United States

Businesses Visit White House for ‘Made in America' Showcase

Business owners from every state in the country were invited late last week to travel to the White House to present their products at the White House for the "Made in America" showcase.

The showcase served as the kick off to President Donald Trump’s "Made in America" theme week, which White House officials said aims to bring attention back to hardworking American laborers.

Every state was represented, with showcased products ranging from neon signs to donuts to helicopters. However, no representative from D.C. was selected for the showcase.

When asked about the omission, an aide said, "We're honored to showcase 'Made in America' from all 50 States."

Virginia’s National Capital Flag Company Inc. and Maryland's Heath’s Crab Pots were the area vendors selected to participate. Representatives from both businesses said it was an honor to be selected to represent their state in the showcase.

“We got the phone call last week, and we couldn’t wait to put everything together and get over here,” said Albert Ulmner, who operates National Capital Flag Company. “We’re used to dealing with the government being here locally but being invited to the White House like this is just thrilling.”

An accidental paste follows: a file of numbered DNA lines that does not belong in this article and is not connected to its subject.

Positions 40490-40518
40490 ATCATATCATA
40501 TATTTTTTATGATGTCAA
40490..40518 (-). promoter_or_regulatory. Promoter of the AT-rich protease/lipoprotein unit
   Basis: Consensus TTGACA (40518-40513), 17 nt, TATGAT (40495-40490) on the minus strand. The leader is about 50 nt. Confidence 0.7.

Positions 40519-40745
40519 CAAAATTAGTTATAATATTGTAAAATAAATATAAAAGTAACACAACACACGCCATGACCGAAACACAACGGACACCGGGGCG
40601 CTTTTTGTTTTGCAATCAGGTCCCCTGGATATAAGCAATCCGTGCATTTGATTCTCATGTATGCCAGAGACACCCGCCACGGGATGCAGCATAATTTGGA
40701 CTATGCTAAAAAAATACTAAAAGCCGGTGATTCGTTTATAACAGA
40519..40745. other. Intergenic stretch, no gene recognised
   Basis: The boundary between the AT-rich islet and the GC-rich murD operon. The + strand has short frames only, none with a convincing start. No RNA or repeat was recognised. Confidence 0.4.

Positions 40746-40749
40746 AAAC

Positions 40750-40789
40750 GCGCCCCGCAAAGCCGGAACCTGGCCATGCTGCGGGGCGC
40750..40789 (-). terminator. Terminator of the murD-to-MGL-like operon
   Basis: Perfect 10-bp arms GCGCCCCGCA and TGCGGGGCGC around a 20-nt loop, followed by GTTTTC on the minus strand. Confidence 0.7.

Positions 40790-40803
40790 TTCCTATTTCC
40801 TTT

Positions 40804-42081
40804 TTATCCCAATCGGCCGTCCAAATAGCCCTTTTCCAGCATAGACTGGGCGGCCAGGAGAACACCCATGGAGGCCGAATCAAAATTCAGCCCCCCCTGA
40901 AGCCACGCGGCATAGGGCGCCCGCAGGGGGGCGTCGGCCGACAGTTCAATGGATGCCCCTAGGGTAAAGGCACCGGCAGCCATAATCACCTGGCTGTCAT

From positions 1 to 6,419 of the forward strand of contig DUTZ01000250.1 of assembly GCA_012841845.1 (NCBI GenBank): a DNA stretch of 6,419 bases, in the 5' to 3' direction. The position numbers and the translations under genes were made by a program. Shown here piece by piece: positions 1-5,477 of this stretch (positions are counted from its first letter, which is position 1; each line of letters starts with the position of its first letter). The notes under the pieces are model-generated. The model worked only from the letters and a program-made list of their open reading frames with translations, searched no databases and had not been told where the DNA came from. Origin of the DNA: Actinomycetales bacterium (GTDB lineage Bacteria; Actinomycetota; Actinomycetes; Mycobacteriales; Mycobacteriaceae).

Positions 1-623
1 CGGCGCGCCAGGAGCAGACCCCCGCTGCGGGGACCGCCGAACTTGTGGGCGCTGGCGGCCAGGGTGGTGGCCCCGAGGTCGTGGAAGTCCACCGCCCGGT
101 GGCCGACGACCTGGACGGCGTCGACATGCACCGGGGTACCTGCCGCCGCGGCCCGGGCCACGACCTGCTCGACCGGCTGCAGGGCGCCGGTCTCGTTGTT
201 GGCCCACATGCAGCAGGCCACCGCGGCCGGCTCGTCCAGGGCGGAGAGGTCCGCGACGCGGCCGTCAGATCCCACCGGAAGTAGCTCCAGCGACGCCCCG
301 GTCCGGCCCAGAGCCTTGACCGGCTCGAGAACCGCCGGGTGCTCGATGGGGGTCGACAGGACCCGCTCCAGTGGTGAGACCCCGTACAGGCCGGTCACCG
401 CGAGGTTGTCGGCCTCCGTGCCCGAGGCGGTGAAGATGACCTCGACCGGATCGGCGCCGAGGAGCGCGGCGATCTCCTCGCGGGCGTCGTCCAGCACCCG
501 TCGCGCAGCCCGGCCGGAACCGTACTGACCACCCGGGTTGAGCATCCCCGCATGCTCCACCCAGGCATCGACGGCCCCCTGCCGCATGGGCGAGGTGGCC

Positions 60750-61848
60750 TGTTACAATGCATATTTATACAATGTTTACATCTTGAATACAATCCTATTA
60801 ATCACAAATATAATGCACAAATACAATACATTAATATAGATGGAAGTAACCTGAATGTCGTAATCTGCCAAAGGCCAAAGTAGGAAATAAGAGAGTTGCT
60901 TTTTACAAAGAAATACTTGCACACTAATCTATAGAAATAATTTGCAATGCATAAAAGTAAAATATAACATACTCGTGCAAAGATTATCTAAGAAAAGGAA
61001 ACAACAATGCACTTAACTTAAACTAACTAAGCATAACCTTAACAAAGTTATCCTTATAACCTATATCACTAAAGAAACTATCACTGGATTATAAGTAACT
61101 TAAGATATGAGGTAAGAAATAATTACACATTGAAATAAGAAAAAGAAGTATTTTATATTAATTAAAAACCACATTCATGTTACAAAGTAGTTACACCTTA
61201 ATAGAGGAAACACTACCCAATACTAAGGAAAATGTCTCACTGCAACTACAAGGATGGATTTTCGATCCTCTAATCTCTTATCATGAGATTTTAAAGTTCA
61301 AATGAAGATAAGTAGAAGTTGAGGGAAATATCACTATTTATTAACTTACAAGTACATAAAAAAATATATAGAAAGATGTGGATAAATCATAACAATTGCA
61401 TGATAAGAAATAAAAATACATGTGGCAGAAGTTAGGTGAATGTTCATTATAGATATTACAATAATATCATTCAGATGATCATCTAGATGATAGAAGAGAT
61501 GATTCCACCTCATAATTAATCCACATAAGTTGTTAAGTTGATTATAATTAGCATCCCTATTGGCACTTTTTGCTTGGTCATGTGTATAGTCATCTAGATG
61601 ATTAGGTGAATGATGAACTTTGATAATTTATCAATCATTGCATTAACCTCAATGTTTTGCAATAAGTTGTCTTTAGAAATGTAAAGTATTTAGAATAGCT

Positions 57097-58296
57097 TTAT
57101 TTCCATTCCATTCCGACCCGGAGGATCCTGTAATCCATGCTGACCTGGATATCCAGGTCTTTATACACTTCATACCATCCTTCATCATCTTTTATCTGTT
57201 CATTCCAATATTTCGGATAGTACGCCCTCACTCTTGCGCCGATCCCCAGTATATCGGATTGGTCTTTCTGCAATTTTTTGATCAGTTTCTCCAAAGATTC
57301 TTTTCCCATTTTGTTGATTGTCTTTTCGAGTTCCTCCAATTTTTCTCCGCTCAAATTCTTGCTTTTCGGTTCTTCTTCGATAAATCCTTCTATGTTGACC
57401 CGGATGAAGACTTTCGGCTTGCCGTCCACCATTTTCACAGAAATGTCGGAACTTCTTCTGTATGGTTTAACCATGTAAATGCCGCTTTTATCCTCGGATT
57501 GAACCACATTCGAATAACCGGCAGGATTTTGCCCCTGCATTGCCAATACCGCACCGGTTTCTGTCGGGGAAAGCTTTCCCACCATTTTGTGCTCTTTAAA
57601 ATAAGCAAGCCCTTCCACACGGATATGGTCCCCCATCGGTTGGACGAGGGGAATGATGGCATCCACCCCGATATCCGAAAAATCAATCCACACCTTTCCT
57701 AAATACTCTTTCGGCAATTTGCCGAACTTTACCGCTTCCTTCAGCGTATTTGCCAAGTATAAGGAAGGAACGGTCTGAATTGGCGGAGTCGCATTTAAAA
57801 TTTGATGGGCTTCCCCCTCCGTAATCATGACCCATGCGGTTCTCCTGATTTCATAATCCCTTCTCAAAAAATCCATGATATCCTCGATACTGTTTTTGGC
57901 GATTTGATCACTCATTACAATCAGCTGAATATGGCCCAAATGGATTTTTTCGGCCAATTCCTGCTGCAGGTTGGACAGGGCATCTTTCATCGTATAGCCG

Susan Heath of Heath’s Crab Pots said the showcase was a celebration of American business building.

“You can’t imagine how much pride it is,” Heath said. “I did that, we did that.”

Other business owners from around the country echoed the pride they felt in having been selected to represent their states.

Several family businesses that are being run by third and fourth generation family members were present for the showcase, including Steinway & Sons piano company and St. Pierre Manufacturing.

“It’s more than just a living for me,” said Peter St. Pierre, of St. Pierre Manufacturing. “It’s an identity.”

The showcase marked the beginning of the “Made in America” themed week. Though vendors shared enthusiasm for the festivities surrounding the week, not everyone has been so supportive.

Critics have been quick to point out that the president’s daughter, Ivanka Trump, producing clothing for her brand in overseas factories.

Politico reported that officials wouldn’t say whether the president would use the week to try to encourage his daughter to move production for her brand to the U.S.

The week will also feature a certification event on Wednesday. All of the theme week events take place as the controversial Republican health care bill nears a vote. 

"Made in America" week is the first in a series of three consecutive themed weeks announced by the White House. "American Heroes" week will begin next week, followed by "American Dreams" week, starting July 31.

Jenn Vasquez contributed to this report. 

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